Custom injection molder Topcraft Precision Molders Inc. found ways to exceed a customer's quality mandate last year.
Topcraft began supplying plastic components to Delphi Inc.'s Kokomo, Ind.-based Delphi Delco Electronic Systems division in February 2000 and embarked on improvements in late March 2001.
Since April 30, Topcraft has logged no defects in parts-per-million production for the customer.
Delphi had mandated that Topcraft have a plan by Aug. 31 to achieve zero-PPM defects. ``Our plan was in place June 1,'' Liz Griffiths, Topcraft's ISO/QS 9000 coordinator, said in an e-mail.
Warminster, Pa.-based Topcraft established a six-person problem-solving team that initially met two or three times a week. Now the team meets weekly with reports going to Delphi.
Visual improvements in the production area include color-coded bins, specialized productivity-oriented floor layout plans and, at work cells, laminated work instructions and digital photos.
``The control plans and [potential failure mode and effects analysis] for each Delphi part were reviewed and updated as required,'' Griffiths said, and ``we built additional test fixtures and go/no-go gauges for several parts.''
Greg Schwandt, senior quality engineer with the division's supplier development team, trained Topcraft employees in error-proofing techniques.
Later, two Topcraft employees met with a Delphi quality team at a Reynosa, Mexico, facility, to discuss assembly-related quality issues and view parts in use.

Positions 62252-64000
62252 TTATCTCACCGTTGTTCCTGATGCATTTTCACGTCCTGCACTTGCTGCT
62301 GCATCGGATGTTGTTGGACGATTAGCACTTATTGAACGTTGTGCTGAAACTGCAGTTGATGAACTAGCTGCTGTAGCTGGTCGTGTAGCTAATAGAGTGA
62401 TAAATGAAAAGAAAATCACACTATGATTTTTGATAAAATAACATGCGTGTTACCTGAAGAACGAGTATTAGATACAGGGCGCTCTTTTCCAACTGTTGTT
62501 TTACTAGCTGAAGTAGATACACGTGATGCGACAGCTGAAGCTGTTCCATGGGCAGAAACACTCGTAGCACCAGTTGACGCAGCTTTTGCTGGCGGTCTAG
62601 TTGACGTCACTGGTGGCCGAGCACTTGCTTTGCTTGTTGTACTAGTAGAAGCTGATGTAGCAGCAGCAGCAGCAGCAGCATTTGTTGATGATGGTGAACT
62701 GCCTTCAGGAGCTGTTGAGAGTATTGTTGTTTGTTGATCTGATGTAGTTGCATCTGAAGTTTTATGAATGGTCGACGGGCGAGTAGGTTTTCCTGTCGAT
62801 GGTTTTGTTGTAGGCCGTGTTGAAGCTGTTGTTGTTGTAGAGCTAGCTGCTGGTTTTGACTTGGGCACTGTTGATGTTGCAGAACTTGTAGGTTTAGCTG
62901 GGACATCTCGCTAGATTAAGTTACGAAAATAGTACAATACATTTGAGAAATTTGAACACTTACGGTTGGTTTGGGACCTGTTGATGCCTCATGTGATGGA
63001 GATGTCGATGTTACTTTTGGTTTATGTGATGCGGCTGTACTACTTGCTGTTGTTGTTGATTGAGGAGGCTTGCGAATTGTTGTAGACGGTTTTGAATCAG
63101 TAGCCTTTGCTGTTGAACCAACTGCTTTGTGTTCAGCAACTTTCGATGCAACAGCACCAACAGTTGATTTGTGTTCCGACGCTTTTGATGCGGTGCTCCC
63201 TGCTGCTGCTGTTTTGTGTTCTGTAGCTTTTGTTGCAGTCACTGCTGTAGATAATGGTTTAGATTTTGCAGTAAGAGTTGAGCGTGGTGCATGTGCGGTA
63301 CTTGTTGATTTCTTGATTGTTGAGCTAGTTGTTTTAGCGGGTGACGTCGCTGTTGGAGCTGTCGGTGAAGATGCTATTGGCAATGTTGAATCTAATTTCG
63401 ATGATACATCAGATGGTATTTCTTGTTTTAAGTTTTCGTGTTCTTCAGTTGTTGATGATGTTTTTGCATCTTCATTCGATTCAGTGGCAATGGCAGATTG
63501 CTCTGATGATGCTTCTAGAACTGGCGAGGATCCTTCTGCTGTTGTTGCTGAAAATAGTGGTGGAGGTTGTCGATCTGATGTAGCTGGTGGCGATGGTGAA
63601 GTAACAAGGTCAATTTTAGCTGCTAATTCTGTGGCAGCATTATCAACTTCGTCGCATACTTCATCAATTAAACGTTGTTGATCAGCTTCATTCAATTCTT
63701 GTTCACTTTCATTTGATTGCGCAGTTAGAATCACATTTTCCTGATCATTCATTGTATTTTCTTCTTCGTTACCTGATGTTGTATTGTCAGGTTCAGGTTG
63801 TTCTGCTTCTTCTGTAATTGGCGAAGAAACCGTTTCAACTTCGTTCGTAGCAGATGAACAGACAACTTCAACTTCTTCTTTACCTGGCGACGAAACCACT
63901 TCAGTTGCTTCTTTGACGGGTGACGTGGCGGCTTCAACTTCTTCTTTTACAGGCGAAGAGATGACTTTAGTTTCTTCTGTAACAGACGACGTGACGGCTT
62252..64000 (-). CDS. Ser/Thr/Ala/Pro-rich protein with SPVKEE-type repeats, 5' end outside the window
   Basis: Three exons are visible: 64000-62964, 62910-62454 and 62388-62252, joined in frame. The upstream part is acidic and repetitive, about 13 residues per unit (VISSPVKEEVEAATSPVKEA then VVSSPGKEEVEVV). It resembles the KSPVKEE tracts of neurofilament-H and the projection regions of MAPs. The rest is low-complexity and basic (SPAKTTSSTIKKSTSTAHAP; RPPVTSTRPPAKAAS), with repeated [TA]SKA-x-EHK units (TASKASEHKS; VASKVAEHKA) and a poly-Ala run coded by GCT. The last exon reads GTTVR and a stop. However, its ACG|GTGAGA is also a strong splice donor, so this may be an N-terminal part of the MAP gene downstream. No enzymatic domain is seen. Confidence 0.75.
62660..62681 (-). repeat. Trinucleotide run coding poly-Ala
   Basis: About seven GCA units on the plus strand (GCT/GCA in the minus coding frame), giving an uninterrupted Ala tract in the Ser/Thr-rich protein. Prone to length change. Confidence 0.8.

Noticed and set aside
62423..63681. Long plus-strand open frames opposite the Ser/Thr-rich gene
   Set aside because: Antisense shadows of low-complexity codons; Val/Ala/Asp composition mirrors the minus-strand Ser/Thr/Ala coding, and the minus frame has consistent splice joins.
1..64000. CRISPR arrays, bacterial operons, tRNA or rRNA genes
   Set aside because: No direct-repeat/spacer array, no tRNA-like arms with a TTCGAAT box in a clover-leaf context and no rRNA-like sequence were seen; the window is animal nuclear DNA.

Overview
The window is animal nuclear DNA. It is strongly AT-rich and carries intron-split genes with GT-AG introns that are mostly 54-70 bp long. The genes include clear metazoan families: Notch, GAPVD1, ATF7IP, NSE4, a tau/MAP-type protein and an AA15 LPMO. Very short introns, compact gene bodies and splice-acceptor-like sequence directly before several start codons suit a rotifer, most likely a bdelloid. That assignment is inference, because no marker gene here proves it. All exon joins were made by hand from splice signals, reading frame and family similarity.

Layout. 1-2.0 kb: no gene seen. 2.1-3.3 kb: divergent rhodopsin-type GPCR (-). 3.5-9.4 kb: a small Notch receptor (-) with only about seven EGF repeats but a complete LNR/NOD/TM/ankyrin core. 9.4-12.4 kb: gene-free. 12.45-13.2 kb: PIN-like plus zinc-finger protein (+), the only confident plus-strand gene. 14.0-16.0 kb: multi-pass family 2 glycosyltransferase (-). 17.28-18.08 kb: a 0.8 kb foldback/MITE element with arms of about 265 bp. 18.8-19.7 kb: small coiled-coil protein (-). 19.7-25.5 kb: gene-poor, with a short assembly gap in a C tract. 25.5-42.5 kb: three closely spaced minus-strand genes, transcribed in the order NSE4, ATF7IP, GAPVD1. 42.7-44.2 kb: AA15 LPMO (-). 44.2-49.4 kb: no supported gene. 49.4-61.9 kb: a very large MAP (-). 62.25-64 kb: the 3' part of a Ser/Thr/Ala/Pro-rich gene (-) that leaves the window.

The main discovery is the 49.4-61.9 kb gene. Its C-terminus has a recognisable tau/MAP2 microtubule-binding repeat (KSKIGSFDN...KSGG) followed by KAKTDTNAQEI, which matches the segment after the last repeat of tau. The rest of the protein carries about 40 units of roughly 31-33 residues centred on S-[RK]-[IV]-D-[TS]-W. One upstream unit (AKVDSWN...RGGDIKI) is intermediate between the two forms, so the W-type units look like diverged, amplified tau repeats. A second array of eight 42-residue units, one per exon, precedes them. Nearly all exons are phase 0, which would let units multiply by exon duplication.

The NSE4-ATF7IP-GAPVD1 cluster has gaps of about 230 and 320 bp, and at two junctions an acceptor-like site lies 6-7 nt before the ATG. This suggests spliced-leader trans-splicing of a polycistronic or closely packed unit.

Prior to its ongoing zero-defect streak, Topcraft said its PPM-defect averages were 3,142 during July-December 2000, 165 in January 2001, 4,209 in February, 982 in March and 7,719 in April.
Topcraft has invested routinely in equipment, personnel and training for continuous improvements and, when the program began, shifted the focus of scheduled employee training classes toward defect-prevention and error-proofing techniques.
``No additional costs were necessary to implement this program,'' Griffiths said. Topcraft ``progressed from proactive to predictive to preventive actions during the past year.''
Topcraft is one of a dozen plastics molders among 25 firms in the Delphi division's group of commodity suppliers, Elvira Palmeda, the division's global manager for supplier development and quality engineering, said by telephone.
Delphi Delco Electronics' purchasing director presented Topcraft - alone among injection molders - a 2002 division commendation at a March 20 supplier event in McAllen, Texas. The award recognized Topcraft's ``significant improvement in quality performance.''
Topcraft President Paul Gandolfo spoke at the conference. ``The need for zero defect now is apparent in all facets of manufacturing,'' Gandolfo said. At Topcraft, ``participation started at the top and filtered down to everyone in the organization.''
Topcraft employs 100, operates 54 injection molding presses of 40-400 tons and had 2001 sales of $18 million.